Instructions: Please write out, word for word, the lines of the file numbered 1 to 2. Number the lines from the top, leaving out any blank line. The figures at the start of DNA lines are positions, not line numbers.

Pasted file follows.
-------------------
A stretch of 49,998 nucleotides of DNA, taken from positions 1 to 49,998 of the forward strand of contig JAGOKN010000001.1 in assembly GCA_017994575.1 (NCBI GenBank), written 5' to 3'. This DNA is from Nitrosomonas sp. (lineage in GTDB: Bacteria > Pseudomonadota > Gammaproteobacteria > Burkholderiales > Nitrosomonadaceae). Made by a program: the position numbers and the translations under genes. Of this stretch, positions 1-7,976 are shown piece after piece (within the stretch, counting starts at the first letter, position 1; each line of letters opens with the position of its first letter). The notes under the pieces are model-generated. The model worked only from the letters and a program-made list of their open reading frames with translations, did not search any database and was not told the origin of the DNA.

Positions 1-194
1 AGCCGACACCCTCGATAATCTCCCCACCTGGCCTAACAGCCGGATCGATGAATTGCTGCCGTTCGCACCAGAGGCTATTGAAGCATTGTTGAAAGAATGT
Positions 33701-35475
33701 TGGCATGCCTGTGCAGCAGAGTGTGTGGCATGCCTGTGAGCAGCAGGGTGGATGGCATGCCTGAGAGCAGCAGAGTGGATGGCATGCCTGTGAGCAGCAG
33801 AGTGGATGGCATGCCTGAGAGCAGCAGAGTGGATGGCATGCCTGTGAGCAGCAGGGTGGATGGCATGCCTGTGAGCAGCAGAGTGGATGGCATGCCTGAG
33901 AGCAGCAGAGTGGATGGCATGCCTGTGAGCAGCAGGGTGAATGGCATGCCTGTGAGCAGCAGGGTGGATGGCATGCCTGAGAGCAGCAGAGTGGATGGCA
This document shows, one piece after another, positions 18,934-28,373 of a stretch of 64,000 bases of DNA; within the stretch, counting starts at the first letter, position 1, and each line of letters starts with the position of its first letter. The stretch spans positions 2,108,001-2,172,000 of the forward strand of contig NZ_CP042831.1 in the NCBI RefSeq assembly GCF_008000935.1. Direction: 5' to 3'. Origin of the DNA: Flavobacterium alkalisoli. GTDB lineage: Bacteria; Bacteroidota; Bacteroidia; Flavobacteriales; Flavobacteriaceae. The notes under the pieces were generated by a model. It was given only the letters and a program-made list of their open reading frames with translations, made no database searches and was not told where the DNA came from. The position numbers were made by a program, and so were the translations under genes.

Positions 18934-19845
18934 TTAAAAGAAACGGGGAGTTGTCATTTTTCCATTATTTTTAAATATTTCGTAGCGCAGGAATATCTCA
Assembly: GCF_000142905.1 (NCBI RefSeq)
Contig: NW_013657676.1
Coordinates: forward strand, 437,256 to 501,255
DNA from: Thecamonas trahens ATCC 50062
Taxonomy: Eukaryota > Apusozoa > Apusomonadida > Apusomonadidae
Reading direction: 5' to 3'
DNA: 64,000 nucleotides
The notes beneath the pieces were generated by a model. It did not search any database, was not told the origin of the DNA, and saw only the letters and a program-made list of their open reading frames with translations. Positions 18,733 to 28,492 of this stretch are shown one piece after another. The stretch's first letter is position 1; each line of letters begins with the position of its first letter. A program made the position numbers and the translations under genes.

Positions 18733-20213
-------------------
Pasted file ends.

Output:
A stretch of 49,998 nucleotides of DNA, taken from positions 1 to 49,998 of the forward strand of contig JAGOKN010000001.1 in assembly GCA_017994575.1 (NCBI GenBank), written 5' to 3'. This DNA is from Nitrosomonas sp. (lineage in GTDB: Bacteria > Pseudomonadota > Gammaproteobacteria > Burkholderiales > Nitrosomonadaceae). Made by a program: the position numbers and the translations under genes. Of this stretch, positions 1-7,976 are shown piece after piece (within the stretch, counting starts at the first letter, position 1; each line of letters opens with the position of its first letter). The notes under the pieces are model-generated. The model worked only from the letters and a program-made list of their open reading frames with translations, did not search any database and was not told the origin of the DNA.

Positions 1-194